6th Jat Light Infantry

This article is about the 6th Jat Light Infantry and will help you to research the Regiment and the soldiers who served with it during the First World War. I have written a separate article for the 2nd Battalion 6th Jat Light Infantry and a series of guides to help you to research soldiers who served in the Indian Army during World War One. To view the guides click on the blue links below:

The 6th Jat Light Infantry in the First World War

Lineage: Raised at Fatehgarh in 1803 by Major J. Malcolm and Lieutenant W. Ball as the 1st Battalion, 22nd Regiment of Bengal Native Infantry. In 1824 it became 43rd Regiment of Bengal Native Infantry and the 43rd Regiment of Bengal Native (Light) Infantry in 1842. Then in 1861 the 6th Regiment of Bengal Native (Light) Infantry and the 6th Regiment of Bengal (Light) Infantry in 1885. In 1897, the 6th (Jat) Regiment of Bengal (Light) Infantry and in 1901 6th Jat Light Infantry. Then in 1903 became the 6th Jat Light Infantry and in 1922 the 1st Battalion, 9th Jat Regiment.

Class Composition of Battalion in 1914: 8 Companies of Jats. 1919: 4 Companies of Jats.

Location in August 1914: The 6th Jat Light Infantry was stationed at Secunderabad (Telangana, India), having arrived from Jhansi (Uttar Pradesh, India) on 26th October 1910.

The 6th Jat Light Infantry was stationed at Secunderabad when the First World War began in August 1914 and initially served with the 19th Dehra Dun Brigade, 7th (Meerut) Division. The 7th (Meerut) Division was part of Indian Expeditionary Force A which was sent to France and served on the Western Front. The Regiment received orders to mobilize on 9 August 1914, left Bombay (Mumbai) on 20 September and arrived at Marseilles, France on 12 October 1914. Below is an extract from the October 1914 Indian Army List recording the British officers serving with 6th Jat Light Infantry in the October 1914. The majority of these officers would become casualties during the war.6th Jat Light Infantry British Officers 1914The Regiment suffered heavy casualties while serving in France before the 7th (Meerut) Division was sent to Mesopotamia (Iraq) in December 1915. The 6th Jat Light Infantry took part in the failed attempts to relieve Kut-al-Amara where the Regiment once again suffered heavy casualties. In 1917, the Regiment raised a second battalion at Agra: 2nd Battalion 6th Light Infantry. The Regiment served in Mesopotamia in a variety of formations for the duration of the war and returned to India in April 1919. Once back in India, the 6th Jat Light Infantry took part in the Third Anglo-Afghan War (May-August 1919) and in 1922 became the 1st Battalion, 9th Jat Regiment.Captain Alexander Clairemonte Anderson 6th Jat Light Infantry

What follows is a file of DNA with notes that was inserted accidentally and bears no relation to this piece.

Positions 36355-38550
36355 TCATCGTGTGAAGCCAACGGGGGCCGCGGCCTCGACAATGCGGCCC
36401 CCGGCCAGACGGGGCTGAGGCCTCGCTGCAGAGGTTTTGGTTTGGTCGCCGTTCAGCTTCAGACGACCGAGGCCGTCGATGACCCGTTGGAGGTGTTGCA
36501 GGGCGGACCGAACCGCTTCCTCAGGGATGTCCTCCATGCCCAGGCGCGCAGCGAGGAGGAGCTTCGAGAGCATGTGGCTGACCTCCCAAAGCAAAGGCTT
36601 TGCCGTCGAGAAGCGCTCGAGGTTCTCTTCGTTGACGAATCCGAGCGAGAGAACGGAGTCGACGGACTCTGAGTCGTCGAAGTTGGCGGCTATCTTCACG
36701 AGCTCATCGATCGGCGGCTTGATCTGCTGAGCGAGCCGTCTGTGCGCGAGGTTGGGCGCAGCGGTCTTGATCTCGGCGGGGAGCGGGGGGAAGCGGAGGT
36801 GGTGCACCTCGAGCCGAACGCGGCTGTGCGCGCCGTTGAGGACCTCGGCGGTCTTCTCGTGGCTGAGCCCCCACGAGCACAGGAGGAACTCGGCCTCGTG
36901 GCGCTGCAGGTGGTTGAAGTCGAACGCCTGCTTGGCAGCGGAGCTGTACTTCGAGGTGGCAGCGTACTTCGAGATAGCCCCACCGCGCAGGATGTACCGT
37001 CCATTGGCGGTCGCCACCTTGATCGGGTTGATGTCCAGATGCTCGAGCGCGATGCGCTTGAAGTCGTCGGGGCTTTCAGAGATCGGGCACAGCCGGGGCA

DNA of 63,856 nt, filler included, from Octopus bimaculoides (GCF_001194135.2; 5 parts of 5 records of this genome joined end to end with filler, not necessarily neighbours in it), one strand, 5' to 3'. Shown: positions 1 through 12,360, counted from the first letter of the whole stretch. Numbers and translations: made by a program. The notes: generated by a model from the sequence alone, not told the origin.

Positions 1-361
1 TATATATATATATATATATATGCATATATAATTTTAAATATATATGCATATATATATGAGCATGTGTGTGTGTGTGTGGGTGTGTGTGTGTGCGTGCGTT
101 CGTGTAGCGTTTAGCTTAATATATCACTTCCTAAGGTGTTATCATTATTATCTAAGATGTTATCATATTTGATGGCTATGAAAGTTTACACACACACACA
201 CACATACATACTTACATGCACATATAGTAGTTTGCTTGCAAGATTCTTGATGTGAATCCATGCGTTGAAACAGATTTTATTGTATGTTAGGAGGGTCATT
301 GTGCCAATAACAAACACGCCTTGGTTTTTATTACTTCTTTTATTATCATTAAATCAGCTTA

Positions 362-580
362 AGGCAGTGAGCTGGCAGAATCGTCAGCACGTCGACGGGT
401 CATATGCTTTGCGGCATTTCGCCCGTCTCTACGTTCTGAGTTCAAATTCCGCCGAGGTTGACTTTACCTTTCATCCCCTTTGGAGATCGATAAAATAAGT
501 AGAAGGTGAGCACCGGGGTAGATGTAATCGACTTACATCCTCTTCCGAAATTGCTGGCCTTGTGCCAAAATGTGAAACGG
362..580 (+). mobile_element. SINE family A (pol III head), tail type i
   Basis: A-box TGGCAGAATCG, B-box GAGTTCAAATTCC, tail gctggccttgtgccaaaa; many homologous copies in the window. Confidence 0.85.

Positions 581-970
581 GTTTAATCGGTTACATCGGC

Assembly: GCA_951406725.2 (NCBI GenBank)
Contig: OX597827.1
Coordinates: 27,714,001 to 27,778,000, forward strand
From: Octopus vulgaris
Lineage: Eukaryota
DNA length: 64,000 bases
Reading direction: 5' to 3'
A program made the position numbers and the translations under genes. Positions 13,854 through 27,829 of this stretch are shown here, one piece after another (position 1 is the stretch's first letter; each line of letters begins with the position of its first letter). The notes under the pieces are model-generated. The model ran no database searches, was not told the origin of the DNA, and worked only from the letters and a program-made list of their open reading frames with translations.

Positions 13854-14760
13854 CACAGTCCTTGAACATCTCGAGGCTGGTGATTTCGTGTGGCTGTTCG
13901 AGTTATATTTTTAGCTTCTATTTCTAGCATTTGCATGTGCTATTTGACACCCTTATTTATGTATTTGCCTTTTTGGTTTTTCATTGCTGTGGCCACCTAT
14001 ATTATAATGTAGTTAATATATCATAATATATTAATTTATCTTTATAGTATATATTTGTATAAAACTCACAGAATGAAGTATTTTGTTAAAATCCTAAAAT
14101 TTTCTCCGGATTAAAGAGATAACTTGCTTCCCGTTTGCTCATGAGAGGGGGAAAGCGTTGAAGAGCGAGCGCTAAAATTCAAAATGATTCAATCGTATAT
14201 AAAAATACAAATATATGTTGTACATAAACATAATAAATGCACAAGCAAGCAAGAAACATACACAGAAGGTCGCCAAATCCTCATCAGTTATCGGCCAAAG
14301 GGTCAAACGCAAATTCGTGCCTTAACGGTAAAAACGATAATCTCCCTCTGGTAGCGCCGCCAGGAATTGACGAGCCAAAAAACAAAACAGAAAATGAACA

Captain Alexander Clairmonte Anderson 6th Jat Light Infantry was killed when a hand grenade he was about to throw blew up prematurely on 23 November 1914. Anderson had served with the 6th Jat Light Infantry since 1908. This photograph and the circumstances of his death were recorded in Bond of Sacrifice.

War Diaries for the 6th Jat Light Infantry

There are seven war diaries for the 6th Jat Light Infantry and the first five have been digitized by the National Archives. To download these war diaries for a small fee click on the blue links below which will take you to the National Archives’ website. The last two war diaries can only be viewed at the National Archives. I have copies of all the war diaries and have transcribed some entries below.

  • Date: 28 June 1914 – 31 December 1915
  • 19th Dehra Dun Brigade, 7th (Meerut) Division
  • Reference: WO 95/3942/2
  • Notes: A very good war diary which starts by noting the events which led to the declaration of war and contains detailed information about the activities 6th Jat Light Infantry in France.